If I were a betting man then my money would be firmly staked on OneNote. In case you haven’t encountered it before OneNote is a virtual notebook application designed to simulate a filofax notebook for jotting down information and brainstorming. Now while I can’t see it replacing our lovely Edge Hill diaries (aren’t the new ones slick?!) I do think it could become an important part of our note keeping processes. I have been playing with the software for a few weeks now and using it for keeping track of several projects we have in the works (including the office 2007 rollout) and I have found it to be very useful. As with most new software the biggest problem is remembering to use it all of the time. When it is so easy to just scribble on a post it note why do we need software like this at all? Well if your office is anything like mine then I’m sure you are familiar with the post it note graveyard that soon forms. I often lose little bits of paper (sometime with import things on!) so taking a few seconds to type it up and have it permanently saved on my F drive is making all the difference!
So let us have a little look at OneNote. Above you can see the tabbed layout of the virtual notebook, each of these tabs represents a single section which can contain multiple pages (think of them as dividers in a folder that split up the pages into sections). These tabs form the basis of organising the notebook, in my notebook I have different tabs for each project I’m working on and then pages of notes stored under each one. This is a very effective way of organising your notes and lets you keep all of the information relevant to a single project or task all in one place. There are also options for having a rough area for random thoughts or quick notes. Maybe you could have a section for meeting minutes or for brainstorming, the options are very open.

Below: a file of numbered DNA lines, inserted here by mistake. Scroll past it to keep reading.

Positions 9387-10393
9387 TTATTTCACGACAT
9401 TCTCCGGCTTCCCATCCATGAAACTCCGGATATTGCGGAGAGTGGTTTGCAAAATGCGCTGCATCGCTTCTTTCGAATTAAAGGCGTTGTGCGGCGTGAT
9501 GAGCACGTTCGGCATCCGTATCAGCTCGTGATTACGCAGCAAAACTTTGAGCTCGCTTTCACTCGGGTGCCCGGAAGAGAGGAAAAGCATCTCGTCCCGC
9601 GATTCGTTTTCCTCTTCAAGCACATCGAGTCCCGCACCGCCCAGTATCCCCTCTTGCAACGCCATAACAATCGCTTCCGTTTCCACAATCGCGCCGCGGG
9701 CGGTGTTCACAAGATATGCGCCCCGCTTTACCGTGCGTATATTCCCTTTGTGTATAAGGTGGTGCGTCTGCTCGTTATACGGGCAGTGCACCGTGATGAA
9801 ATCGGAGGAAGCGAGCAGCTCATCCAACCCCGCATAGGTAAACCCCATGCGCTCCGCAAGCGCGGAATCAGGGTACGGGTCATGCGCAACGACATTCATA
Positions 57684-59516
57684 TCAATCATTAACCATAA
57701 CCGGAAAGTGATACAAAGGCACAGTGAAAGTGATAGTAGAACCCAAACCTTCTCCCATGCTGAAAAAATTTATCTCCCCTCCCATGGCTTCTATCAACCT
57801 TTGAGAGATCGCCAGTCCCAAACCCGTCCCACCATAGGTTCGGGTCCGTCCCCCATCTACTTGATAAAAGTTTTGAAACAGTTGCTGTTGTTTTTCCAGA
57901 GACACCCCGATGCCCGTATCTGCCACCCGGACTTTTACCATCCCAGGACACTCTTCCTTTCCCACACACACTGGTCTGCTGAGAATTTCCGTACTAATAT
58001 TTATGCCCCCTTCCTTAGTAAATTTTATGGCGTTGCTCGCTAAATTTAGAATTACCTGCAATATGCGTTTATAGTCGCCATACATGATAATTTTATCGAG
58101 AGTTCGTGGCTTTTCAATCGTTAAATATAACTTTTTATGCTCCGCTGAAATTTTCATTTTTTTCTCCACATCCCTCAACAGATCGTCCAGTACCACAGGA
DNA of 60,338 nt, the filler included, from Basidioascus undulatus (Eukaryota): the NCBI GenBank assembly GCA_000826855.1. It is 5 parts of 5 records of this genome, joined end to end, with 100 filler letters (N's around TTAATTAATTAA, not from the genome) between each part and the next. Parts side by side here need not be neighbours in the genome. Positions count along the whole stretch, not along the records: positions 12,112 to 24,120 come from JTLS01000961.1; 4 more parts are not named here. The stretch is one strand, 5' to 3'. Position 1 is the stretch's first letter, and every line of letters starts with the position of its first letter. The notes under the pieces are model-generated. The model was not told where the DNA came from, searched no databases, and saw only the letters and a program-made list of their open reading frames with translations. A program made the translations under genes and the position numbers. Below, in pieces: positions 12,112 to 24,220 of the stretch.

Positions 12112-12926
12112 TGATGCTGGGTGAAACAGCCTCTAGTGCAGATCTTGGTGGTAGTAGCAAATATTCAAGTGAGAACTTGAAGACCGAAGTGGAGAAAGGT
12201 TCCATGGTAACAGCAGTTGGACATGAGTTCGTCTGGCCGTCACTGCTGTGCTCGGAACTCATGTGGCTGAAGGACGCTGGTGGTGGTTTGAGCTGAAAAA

While I have yet to test the function out there is also an option for creating shared notebooks. These allow a team of people to all share the notebook on the G drive and collaborate on the notes inside. To me this is a brilliant way of working on large projects or for keeping staff or procedure guidelines. IT Services use a wiki based system for sharing technical documentation and it has been very useful for keeping track of what we are working on and for leaving instructions on how to perform specific tasks. OneNote could allow for a similar system with any team around the Campus with extensive (and searchable) notes allowing a new member of staff to have easy access to a huge library of useful information. Whatever happens I hope that people will try out this fantastic piece of software and have a look at what it can offer for themselves and their teams.